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Human rights group urges Thailand to stop forcing dissidents home

BANGKOK (AP) — A leading international human rights organization on Thursday urged the Thai government to stop forcing political dissidents who fled to Thailand for safety reasons to return to foreign countries. authoritarian origins, where they risk being tortured, persecuted or killed.

In a new report, Human Rights Watch said Thai authorities repeatedly violated international law by deporting dissidents, many of whom were registered with the United Nations as refugees and awaiting resettlement in third countries.

The report, titled “We Thought We Were Safe,” analyzes 25 cases that occurred in Thailand between 2014 and 2023.

Many cases involved the forced repatriation of Cambodians, with the alleged involvement of Cambodian security personnel. But the group also documented cases where dissidents from Vietnam, Laos and China were “hunted down and kidnapped,” or “forcibly disappeared or killed.”

The report said that in exchange for tracking down and returning dissidents, the Thai government received cooperation from Laos, Cambodia and Vietnam in spying on Thai dissidents who had fled their own country to escape political repression.

Human Rights Watch called this a form of transnational quid pro quo “in which foreign dissidents are effectively exchanged for critics of the Thai government living abroad.”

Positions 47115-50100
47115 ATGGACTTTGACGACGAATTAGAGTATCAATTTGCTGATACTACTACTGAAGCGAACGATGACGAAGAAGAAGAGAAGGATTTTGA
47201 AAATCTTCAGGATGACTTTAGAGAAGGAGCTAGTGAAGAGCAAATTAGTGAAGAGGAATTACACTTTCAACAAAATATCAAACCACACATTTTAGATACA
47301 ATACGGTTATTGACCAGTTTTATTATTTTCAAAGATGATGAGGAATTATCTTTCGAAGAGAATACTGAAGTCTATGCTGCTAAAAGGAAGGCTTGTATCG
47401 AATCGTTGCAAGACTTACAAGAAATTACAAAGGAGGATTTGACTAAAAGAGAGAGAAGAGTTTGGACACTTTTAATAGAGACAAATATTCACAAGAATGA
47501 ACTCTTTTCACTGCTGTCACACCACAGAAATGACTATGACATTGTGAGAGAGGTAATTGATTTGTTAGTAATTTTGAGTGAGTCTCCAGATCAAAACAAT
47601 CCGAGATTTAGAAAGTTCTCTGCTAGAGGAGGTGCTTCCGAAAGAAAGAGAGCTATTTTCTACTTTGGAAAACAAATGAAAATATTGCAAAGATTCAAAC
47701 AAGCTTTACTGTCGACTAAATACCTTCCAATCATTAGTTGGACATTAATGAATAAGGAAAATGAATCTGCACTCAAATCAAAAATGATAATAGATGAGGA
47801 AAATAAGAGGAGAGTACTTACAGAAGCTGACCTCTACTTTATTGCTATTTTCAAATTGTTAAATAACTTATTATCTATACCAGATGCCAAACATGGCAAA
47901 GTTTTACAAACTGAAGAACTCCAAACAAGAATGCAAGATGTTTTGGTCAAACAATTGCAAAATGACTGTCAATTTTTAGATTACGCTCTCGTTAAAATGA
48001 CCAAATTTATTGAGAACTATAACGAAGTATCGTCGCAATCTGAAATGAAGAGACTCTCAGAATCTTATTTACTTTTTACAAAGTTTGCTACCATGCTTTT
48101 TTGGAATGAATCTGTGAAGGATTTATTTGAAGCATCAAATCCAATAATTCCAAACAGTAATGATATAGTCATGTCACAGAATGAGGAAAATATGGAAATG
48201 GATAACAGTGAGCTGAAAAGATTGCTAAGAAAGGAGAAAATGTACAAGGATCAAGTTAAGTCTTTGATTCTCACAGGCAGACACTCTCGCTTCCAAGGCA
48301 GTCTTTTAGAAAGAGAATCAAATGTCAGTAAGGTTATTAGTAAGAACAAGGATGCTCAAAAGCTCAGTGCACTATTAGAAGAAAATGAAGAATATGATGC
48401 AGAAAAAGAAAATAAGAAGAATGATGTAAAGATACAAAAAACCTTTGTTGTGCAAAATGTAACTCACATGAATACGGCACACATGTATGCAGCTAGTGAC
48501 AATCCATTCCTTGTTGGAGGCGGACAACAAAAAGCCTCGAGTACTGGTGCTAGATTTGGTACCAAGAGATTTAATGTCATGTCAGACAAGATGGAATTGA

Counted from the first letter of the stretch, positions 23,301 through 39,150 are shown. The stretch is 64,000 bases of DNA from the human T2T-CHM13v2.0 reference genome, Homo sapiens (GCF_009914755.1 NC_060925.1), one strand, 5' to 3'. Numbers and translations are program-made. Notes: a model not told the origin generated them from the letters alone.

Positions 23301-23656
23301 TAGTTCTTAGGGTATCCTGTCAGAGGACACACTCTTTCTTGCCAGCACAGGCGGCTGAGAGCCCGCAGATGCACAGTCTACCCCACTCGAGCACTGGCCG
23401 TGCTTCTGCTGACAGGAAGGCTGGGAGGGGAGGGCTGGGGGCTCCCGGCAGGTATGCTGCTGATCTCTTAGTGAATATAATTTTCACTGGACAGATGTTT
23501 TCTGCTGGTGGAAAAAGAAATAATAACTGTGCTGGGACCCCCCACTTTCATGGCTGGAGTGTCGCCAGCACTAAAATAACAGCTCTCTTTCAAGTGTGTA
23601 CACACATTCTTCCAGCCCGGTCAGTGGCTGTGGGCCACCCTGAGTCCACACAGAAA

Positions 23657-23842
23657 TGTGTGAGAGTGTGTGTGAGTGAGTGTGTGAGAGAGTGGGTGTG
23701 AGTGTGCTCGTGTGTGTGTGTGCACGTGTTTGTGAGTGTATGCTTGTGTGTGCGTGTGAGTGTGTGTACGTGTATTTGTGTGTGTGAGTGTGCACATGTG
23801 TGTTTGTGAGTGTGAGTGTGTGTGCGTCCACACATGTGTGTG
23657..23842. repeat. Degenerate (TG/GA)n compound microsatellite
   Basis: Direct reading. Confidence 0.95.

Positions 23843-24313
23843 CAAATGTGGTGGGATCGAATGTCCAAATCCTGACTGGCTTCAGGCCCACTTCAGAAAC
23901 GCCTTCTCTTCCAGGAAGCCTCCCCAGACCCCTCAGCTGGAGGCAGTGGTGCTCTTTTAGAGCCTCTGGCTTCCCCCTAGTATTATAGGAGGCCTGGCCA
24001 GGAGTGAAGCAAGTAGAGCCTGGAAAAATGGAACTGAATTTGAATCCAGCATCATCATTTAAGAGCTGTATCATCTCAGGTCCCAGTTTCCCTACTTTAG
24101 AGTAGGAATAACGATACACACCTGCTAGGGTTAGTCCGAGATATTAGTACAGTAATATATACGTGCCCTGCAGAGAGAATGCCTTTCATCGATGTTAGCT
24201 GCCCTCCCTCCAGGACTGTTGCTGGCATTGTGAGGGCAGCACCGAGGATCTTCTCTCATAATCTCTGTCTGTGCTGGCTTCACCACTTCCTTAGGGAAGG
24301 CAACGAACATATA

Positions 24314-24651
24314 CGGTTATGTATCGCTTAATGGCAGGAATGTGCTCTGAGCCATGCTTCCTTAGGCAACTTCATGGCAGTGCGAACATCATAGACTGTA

The group said such arrangements, informally known as “bargain trading”, became increasingly common after the Thai military staged a coup in 2024, overthrowing an elected government. Military and army-backed rule lasted 10 years, until an elected civilian government led by Prime Minister Srettha Thavisin took office last year.

“The Srettha administration should open an investigation into these allegations of harassment, surveillance and forced returns of asylum seekers and refugees to Thailand. It should investigate the disappearance of Thai anti-junta activists in other Southeast Asian countries,” Elaine Pearson, Asia director at Human Rights Watch, told The Associated Press.

“I think there is an opportunity to end this practice and for the Srettha administration to show that it is different from the previous military-led government,” she added.

She noted that the Thai government is currently seeking a seat on the UN Human Rights Council “and with that comes responsibilities to protect human rights.”

The report cites nine cases of Thai activists in Laos and Cambodia who disappeared or were killed in mysterious circumstances.

The mutilated bodies of two missing activists were found in late 2018, floating in the Mekong River. In 2020, a young Thai activist, Wanchalearm Satsaksit, was kidnapped from the street of Phnom Penh, the Cambodian capital, and never heard from again.

Thai authorities have repeatedly denied any connection to such events.

Dr Francesca Lessa, associate professor in international relations at University College London, said there are some parallels with the way autocratic governments in Latin America have struck deals to work together to eliminate their political opponents on everyone’s floor in the late 1970s and 1980s.

“Whether they follow right-wing or left-wing ideologies, these autocratic governments view opposition and dissent as posing a threat to their survival in power and therefore must be eliminated, whatever means necessary,” Lessa told the AP.


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